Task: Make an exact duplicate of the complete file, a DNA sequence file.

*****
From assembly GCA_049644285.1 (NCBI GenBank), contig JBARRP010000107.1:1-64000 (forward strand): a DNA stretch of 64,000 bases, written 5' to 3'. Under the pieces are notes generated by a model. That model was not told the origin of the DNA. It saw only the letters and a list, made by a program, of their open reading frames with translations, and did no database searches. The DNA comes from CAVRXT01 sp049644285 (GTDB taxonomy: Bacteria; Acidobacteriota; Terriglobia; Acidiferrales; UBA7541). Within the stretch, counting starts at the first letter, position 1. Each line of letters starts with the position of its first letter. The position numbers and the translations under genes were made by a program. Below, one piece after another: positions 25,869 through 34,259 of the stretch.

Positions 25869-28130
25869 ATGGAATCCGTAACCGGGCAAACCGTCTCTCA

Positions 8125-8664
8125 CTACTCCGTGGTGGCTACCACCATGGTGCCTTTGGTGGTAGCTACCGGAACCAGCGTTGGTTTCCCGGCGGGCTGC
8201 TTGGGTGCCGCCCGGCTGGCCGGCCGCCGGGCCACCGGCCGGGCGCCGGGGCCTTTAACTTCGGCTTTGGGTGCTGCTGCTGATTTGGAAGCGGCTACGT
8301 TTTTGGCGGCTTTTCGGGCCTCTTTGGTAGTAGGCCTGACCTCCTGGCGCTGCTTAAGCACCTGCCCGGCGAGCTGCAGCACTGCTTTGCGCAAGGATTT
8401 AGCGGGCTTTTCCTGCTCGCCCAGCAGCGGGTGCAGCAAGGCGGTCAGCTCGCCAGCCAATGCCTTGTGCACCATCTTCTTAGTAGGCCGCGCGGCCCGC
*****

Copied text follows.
From assembly GCA_049644285.1 (NCBI GenBank), contig JBARRP010000107.1:1-64000 (forward strand): a DNA stretch of 64,000 bases, written 5' to 3'. Under the pieces are notes generated by a model. That model was not told the origin of the DNA. It saw only the letters and a list, made by a program, of their open reading frames with translations, and did no database searches. The DNA comes from CAVRXT01 sp049644285 (GTDB taxonomy: Bacteria; Acidobacteriota; Terriglobia; Acidiferrales; UBA7541). Within the stretch, counting starts at the first letter, position 1. Each line of letters starts with the position of its first letter. The position numbers and the translations under genes were made by a program. Below, one piece after another: positions 25,869 through 34,259 of the stretch.

Positions 25869-28130
25869 ATGGAATCCGTAACCGGGCAAACCGTCTCTCA

Positions 8125-8664
8125 CTACTCCGTGGTGGCTACCACCATGGTGCCTTTGGTGGTAGCTACCGGAACCAGCGTTGGTTTCCCGGCGGGCTGC
8201 TTGGGTGCCGCCCGGCTGGCCGGCCGCCGGGCCACCGGCCGGGCGCCGGGGCCTTTAACTTCGGCTTTGGGTGCTGCTGCTGATTTGGAAGCGGCTACGT
8301 TTTTGGCGGCTTTTCGGGCCTCTTTGGTAGTAGGCCTGACCTCCTGGCGCTGCTTAAGCACCTGCCCGGCGAGCTGCAGCACTGCTTTGCGCAAGGATTT
8401 AGCGGGCTTTTCCTGCTCGCCCAGCAGCGGGTGCAGCAAGGCGGTCAGCTCGCCAGCCAATGCCTTGTGCACCATCTTCTTAGTAGGCCGCGCGGCCCGC